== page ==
Amid growing concerns over opioid abuse and addiction, two US senators are asking drugmakers to explain their pricing for the opioid overdose drug, naloxone. The overdose antidote was first approved decades ago to treat patients who have taken an excess of opioid drugs, including heroin.
Despite calls from public officials to make opioid overdose treatment more affordable, the cost of treatment continues to increase. The number of overdose-related deaths has also risen over the past few years, with over 27,000 incidents recorded in 2014 in the US alone.
The two concerned senators – Maine Republican Susan Collins and Claire McCaskill, a Democrat from Missouri and chair of the Senate Special Committee on Aging – sent an identical letter to five pharmaceutical companies regarding recent price changes of the opioid antidote. According to the letters, the senators are concerned that increased prices for naloxone “may be limiting access for emergency responders and public health departments.”
McCaskill and Collins are not newcomers to the drug pricing debate. Both senators participated in highly-publicized hearings whereby representatives from Valeant Pharmaceuticals and Turing Pharmaceuticals – including then Turing CEO, Martin Shkreli – were questioned on their pharmaceutical pricing practices.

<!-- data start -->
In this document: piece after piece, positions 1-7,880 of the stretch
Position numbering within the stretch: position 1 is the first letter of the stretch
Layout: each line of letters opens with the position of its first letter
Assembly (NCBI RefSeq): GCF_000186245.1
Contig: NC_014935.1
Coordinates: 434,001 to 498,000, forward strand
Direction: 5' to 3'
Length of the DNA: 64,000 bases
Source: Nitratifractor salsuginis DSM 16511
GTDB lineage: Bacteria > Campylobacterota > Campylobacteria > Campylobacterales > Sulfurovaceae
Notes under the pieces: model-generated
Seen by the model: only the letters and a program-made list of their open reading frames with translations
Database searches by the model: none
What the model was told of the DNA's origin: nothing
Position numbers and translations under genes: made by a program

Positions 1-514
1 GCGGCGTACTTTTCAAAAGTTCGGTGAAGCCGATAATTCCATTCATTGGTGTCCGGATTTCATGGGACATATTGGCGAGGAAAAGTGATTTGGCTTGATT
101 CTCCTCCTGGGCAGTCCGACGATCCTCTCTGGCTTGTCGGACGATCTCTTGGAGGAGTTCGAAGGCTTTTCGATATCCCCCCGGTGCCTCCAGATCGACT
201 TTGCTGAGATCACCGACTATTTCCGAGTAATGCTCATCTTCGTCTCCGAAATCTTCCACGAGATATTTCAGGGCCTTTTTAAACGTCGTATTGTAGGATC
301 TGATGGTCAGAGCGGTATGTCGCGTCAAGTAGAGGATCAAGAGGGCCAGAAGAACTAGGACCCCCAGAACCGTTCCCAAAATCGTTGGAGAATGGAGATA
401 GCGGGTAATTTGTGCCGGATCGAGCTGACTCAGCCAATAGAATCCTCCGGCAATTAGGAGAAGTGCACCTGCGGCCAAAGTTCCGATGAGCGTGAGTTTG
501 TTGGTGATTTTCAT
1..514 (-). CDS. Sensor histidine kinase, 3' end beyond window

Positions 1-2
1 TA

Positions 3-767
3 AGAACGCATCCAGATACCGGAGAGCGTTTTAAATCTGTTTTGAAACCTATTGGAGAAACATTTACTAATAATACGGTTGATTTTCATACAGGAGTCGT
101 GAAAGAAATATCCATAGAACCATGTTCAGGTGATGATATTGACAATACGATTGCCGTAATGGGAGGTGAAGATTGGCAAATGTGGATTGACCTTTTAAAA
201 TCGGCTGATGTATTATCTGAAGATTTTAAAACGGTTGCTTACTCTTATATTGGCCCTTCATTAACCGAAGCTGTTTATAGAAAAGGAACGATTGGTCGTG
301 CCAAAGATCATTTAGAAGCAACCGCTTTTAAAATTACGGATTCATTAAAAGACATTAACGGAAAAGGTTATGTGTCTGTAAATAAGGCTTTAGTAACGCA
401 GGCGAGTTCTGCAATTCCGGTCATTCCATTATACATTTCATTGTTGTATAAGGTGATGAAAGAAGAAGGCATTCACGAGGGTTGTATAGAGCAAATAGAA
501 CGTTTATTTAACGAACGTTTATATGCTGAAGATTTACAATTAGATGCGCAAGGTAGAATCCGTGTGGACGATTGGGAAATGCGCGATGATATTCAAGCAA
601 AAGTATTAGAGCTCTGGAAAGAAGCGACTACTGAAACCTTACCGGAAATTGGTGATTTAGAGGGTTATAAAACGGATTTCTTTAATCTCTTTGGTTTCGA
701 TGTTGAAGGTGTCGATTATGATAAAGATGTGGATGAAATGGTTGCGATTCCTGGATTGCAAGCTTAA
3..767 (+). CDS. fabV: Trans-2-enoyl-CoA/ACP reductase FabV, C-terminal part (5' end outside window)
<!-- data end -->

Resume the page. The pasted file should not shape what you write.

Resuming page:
Naloxone is the senators’ newest target because of its effectiveness at limiting or even reversing the damaging effects of an overdose of prescription opioids or heroine on the brain. One of the main supplier of naloxone to hospitals, police departments and addiction recovery groups, Amphastar Pharmaceuticals, has been contacted regarding recent price hikes for the drug. In 2014, the company increased the list price of its 10-pack, pre-filled, 2-milliliter syringes from $120 to $330.
“It becomes critical in the field for a cop, a paramedic, or EMT worker,” said Dr. Lewis Nelson, an emergency medicine specialist at the New York University Langone Medical Center. “You could watch someone die without it.”
The price increase prompted Bernie Sanders and Representative Elijah Cummings to demand pricing information from Amphastar. In response, the company offered the opioid overdose medication to select states at a reduced price.
“One concern is that money for naloxone is coming out of the same pot as money for treatment and prevention,” said Alison Knopf, editor of Alcoholism & Drug Abuse Weekly. “The costlier it is, the less money for treatment and prevention.”